I was going to put this photo in an earlier photo roundup. However, when I looked at the photo I noticed the name, Andrus, on one of the only steps that isn’t crumbling, and the house reminded me of my favorite area of Quincy, just down along the Mississippi. My interest was piqued so down the rabbit hole I went.
Here is the photo I took:
Brick home of William Andrus, foundry owner, east side of South Fourth between Exchange and Bank, builder of the Andrus Hotel, southeast corner of Third and Johnson, where once stood a log school house(1840.) The Andrus house, built about 1870, served as first quarters of the Friendly House, a social service project.
from Tales of early Keokuk homes by Raymond E. Garrison, 1959
His mother-in-law passed away at the home in 1918.
And he passed in 1919. Mrs. Andrus was not having a good couple of years evidently.
Info from a Facebook post:
Tuesday, March 1, 1921
407 TIMEA STREET PURCHASED FOR USE AS COMMUNITY CENTER
The 1921 purchase of this house gave birth to Keokuk’s FRIENDLY HOUSE PROGRAM. The old mansion became the first location of a communal gathering spot for Keokuk’s South Side & West Keokuk youth. It offered activities for youngsters & it had a gymnasium set up in the two story carriage house at the rear of the property.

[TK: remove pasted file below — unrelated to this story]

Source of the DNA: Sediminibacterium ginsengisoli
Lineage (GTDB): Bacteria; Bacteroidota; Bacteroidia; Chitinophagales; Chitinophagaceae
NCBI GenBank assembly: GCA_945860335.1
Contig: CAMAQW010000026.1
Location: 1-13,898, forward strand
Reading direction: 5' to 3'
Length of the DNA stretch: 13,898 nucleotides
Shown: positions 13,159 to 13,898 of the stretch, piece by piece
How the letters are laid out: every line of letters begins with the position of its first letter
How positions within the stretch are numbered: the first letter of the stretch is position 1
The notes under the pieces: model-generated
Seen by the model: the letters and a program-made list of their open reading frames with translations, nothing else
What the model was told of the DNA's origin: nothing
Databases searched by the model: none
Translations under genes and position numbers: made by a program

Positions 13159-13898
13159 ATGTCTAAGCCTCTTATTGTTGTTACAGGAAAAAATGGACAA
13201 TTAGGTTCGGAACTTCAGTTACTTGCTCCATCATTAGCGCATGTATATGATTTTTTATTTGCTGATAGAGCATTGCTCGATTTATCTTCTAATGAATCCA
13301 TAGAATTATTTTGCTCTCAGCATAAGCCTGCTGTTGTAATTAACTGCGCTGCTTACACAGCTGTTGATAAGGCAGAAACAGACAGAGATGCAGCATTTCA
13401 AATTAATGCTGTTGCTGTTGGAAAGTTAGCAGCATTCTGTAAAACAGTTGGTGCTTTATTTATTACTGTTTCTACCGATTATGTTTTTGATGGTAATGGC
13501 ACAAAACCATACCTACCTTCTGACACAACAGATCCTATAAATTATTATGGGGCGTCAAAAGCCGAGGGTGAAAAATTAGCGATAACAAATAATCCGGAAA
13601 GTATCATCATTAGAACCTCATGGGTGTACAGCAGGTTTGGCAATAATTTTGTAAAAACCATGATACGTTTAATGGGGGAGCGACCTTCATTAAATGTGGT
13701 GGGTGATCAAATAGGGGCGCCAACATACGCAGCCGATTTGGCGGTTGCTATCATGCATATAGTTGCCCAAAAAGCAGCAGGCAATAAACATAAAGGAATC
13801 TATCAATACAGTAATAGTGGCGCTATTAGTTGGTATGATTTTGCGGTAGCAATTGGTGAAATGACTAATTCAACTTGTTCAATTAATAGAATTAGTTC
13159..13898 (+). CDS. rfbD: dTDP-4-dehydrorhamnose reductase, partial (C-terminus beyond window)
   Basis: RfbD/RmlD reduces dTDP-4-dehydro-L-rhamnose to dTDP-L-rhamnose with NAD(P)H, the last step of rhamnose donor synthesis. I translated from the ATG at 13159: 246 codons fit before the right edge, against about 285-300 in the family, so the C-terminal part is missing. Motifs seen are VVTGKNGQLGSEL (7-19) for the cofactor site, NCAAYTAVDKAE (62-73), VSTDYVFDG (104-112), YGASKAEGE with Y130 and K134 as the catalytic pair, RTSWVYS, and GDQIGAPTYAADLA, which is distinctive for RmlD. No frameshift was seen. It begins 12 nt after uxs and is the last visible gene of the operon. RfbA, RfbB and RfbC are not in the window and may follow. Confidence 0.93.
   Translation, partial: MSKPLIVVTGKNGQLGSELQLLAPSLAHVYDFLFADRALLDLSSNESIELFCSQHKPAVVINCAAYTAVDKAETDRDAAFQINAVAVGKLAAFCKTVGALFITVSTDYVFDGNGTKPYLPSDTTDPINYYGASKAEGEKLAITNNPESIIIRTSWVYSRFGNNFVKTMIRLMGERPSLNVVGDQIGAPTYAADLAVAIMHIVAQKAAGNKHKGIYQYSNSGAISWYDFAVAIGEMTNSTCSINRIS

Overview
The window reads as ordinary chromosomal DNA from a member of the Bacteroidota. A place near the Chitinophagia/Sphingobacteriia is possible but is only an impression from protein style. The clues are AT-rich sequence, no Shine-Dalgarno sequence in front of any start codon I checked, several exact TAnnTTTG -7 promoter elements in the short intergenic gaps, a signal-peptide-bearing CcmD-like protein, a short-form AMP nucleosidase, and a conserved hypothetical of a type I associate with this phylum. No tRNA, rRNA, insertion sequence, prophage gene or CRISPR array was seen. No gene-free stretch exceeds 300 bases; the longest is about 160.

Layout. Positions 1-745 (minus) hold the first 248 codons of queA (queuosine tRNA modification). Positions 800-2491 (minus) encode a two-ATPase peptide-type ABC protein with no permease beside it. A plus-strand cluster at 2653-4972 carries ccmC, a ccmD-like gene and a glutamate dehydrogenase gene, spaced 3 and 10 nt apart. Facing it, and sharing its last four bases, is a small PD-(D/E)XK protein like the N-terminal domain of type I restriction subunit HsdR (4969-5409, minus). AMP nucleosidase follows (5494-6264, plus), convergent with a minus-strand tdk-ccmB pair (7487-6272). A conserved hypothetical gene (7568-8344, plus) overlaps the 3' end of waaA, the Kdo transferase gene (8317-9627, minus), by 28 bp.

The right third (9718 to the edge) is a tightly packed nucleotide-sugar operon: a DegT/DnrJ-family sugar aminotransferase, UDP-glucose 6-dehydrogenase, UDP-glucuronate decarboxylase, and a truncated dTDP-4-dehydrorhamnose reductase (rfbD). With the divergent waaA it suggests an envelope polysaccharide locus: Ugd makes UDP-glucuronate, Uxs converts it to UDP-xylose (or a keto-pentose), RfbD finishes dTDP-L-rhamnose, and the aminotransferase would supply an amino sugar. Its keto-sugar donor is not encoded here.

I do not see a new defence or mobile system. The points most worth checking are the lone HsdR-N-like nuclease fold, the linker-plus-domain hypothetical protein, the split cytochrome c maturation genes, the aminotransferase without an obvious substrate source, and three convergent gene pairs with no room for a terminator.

On March 4, 1921, a list of names for the center was published, Richton House, Knowlesleig House, Kingsley House, Friendly House and Terrace Home are suggested as names for the new community center in the old Andrus home.
The Friendly House later relocated to 327 South 6th Street & this house reverted to its previous private home status.
After a fire damaged its interior it was boarded up & has sat neglected for many years. The growth of trees around the grounds make it nearly impossible to get good photos of the house, even in fall & spring, the bare branches are thick enough to block a good view of it.
The house at 407 Timea was constructed in 1879 by William Andrus, who came to Keokuk from Ohio in 1868.
He engaged In several different occupations and finally became connected with Joseph Loeffler in the Globe Iron works, which later manufactured brick machines also.
The Royal hotel, located on Johnson street between Second and Third streets, was built by this man, and during the time he was the proprietor it was known as Hotel Andrus.
Andrus died at the residence on October 9, 1919.
And then there’s this. Evidently it sold for back taxes in 2020. A whopping $375.
There was a car or two parked in the drive when we were there. Who knows what’s going on. I am going to quickly post this before I keep going down the rabbit hole. I need to reign this in. Ernie seems slightly puzzled as to why I became obsessed with this house. He ought to be used to me by now, wouldn’t you think?